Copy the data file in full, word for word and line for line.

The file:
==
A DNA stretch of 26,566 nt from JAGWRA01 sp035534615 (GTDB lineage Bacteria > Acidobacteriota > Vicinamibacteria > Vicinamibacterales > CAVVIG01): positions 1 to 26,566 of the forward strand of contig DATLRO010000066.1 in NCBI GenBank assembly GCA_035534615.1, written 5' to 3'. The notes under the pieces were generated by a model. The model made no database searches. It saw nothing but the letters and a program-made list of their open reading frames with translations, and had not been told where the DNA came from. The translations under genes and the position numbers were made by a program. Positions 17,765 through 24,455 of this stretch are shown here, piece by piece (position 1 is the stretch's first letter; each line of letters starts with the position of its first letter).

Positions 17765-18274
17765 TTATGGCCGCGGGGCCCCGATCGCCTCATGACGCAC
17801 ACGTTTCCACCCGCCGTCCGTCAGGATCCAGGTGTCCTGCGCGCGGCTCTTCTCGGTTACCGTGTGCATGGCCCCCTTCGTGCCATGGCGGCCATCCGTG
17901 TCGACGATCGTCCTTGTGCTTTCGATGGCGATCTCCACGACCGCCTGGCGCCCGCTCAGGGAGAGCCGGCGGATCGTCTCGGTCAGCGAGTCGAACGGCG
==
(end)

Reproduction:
A DNA stretch of 26,566 nt from JAGWRA01 sp035534615 (GTDB lineage Bacteria > Acidobacteriota > Vicinamibacteria > Vicinamibacterales > CAVVIG01): positions 1 to 26,566 of the forward strand of contig DATLRO010000066.1 in NCBI GenBank assembly GCA_035534615.1, written 5' to 3'. The notes under the pieces were generated by a model. The model made no database searches. It saw nothing but the letters and a program-made list of their open reading frames with translations, and had not been told where the DNA came from. The translations under genes and the position numbers were made by a program. Positions 17,765 through 24,455 of this stretch are shown here, piece by piece (position 1 is the stretch's first letter; each line of letters starts with the position of its first letter).

Positions 17765-18274
17765 TTATGGCCGCGGGGCCCCGATCGCCTCATGACGCAC
17801 ACGTTTCCACCCGCCGTCCGTCAGGATCCAGGTGTCCTGCGCGCGGCTCTTCTCGGTTACCGTGTGCATGGCCCCCTTCGTGCCATGGCGGCCATCCGTG
17901 TCGACGATCGTCCTTGTGCTTTCGATGGCGATCTCCACGACCGCCTGGCGCCCGCTCAGGGAGAGCCGGCGGATCGTCTCGGTCAGCGAGTCGAACGGCG